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Progress in the mechanical enhancement of hydrogels: Fabrication strategies and underlying mechanisms

Hydrogels have become ideal materials in the nascent applications of tissue engineering, soft robots, drug delivery, and so forth. However, compared with biological tissues, the inherent heterogeneous microstructure and low density of polymer chains make hydrogels mechanically weak, severely limiting their use as structural materials. In recent decades, in order to meet the mechanical requirements of load?bearing biomaterials, significant research effort have been devoted to improving the mechanical parameters of hydrogels. To achieve this goal, fiber/fabric reinforced hydrogels, double network hydrogels, supramolecular?interaction?based hydrogels, hydrogels with well?aligned microstructures, and solvent induced robust hydrogels have been investigated. In this review, the fabrication strategies, the relationships between the structure and the mechanical properties of the resulting hydrogel, and the underlying enhancement mechanisms in various classes of hydrogel have been summarized. Here, the mechanisms behind these strategies rely on creating the mechanically effective networks, which are achieved by introducing a rigidly reinforced phase, synergistic network with distinctive features, sacrificial bonds, oriented hierarchical structures, or increased supramolecular interactions. Despite significant achievements toward strong and tough hydrogels, considerable important challenges remain, such as simultaneously achieving high strength, toughness, and high water content of hydrogels. It is believed that the already proposed strategies will push the development of hydrogels.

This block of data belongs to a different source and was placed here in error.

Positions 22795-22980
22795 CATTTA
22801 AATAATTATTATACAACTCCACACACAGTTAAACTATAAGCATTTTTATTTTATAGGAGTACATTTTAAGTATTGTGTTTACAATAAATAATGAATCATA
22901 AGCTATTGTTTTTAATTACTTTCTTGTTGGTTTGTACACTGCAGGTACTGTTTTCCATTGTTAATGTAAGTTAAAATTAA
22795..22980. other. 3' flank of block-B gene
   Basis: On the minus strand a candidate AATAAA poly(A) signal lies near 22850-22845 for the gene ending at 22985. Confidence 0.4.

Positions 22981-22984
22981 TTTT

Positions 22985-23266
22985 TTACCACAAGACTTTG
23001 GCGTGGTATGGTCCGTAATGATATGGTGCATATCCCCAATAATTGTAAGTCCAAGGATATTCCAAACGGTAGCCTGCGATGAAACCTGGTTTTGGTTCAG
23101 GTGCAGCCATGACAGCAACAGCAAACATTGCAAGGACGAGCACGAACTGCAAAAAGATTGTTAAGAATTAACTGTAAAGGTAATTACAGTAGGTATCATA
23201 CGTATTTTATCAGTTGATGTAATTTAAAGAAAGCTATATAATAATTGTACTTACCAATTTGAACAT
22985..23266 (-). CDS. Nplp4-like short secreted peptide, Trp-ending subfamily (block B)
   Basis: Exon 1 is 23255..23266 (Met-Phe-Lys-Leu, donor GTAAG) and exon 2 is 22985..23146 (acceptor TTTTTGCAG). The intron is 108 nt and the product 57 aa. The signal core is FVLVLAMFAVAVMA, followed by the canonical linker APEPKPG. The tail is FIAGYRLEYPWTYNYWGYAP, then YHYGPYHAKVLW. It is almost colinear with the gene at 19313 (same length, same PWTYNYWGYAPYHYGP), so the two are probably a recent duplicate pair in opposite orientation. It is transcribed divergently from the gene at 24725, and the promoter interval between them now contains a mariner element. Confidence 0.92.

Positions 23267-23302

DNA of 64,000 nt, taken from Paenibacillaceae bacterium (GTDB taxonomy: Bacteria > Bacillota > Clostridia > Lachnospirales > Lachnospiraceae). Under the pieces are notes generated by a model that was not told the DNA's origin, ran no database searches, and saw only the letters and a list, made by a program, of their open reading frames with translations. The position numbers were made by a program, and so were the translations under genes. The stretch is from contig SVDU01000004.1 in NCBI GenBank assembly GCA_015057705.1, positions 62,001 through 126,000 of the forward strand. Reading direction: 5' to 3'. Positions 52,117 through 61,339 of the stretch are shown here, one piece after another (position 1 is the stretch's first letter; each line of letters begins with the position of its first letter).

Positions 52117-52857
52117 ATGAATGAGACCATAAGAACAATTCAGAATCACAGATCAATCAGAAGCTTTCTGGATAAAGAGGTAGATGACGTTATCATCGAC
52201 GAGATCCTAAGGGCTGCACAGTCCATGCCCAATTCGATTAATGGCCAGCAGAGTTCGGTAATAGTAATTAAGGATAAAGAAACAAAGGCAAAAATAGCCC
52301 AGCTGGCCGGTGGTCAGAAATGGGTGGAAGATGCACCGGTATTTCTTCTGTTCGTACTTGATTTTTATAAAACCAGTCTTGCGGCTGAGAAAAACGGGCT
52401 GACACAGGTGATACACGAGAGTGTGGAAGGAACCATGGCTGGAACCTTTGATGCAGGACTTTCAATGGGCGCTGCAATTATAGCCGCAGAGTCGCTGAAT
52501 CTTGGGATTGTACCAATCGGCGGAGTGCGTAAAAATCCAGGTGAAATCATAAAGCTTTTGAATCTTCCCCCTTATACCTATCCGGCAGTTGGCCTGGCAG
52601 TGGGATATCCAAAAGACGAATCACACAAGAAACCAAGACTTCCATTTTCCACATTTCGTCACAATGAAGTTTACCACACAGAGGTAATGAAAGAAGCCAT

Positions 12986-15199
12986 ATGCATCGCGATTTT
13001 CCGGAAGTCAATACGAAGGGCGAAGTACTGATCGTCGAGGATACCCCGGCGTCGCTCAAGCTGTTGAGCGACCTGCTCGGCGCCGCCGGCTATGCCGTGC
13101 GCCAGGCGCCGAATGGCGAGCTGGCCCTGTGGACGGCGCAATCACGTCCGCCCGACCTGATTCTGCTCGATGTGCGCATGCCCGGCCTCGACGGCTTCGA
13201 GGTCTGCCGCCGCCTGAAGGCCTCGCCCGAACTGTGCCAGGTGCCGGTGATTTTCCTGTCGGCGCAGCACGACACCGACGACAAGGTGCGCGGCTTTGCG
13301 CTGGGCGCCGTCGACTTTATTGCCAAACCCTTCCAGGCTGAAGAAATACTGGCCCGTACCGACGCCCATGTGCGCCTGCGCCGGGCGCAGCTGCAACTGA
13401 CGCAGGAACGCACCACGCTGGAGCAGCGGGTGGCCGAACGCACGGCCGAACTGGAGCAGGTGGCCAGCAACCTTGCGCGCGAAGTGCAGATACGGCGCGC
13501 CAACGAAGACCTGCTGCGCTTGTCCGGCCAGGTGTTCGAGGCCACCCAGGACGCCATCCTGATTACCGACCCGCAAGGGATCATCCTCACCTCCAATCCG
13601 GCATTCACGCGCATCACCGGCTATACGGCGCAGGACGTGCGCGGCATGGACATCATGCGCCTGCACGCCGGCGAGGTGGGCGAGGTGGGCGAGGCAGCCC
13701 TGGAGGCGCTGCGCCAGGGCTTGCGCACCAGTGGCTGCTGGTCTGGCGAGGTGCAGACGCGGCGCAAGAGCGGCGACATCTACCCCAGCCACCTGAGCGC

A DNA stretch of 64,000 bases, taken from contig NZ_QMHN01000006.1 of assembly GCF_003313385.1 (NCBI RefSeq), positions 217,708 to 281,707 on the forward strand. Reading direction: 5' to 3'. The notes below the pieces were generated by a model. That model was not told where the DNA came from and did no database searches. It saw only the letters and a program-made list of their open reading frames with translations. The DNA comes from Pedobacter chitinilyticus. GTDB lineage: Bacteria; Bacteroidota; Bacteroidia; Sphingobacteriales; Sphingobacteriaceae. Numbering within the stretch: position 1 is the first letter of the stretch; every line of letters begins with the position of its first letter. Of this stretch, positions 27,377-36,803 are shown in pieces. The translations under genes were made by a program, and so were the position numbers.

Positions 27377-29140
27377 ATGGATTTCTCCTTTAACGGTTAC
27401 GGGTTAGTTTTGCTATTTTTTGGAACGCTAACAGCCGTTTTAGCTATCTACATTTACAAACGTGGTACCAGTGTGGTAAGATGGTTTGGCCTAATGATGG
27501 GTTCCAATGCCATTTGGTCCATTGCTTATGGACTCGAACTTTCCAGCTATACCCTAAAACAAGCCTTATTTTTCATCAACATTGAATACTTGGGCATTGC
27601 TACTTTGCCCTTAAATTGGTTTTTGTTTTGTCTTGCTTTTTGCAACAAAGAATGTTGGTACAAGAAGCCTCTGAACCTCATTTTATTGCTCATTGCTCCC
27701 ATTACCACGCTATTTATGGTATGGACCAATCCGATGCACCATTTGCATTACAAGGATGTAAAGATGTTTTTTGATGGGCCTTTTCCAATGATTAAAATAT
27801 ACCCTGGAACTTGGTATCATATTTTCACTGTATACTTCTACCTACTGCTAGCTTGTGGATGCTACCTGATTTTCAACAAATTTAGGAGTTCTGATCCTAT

This project has received funding from the European Union’s Horizon 2020 research and innovation programme under grant agreement No 870292.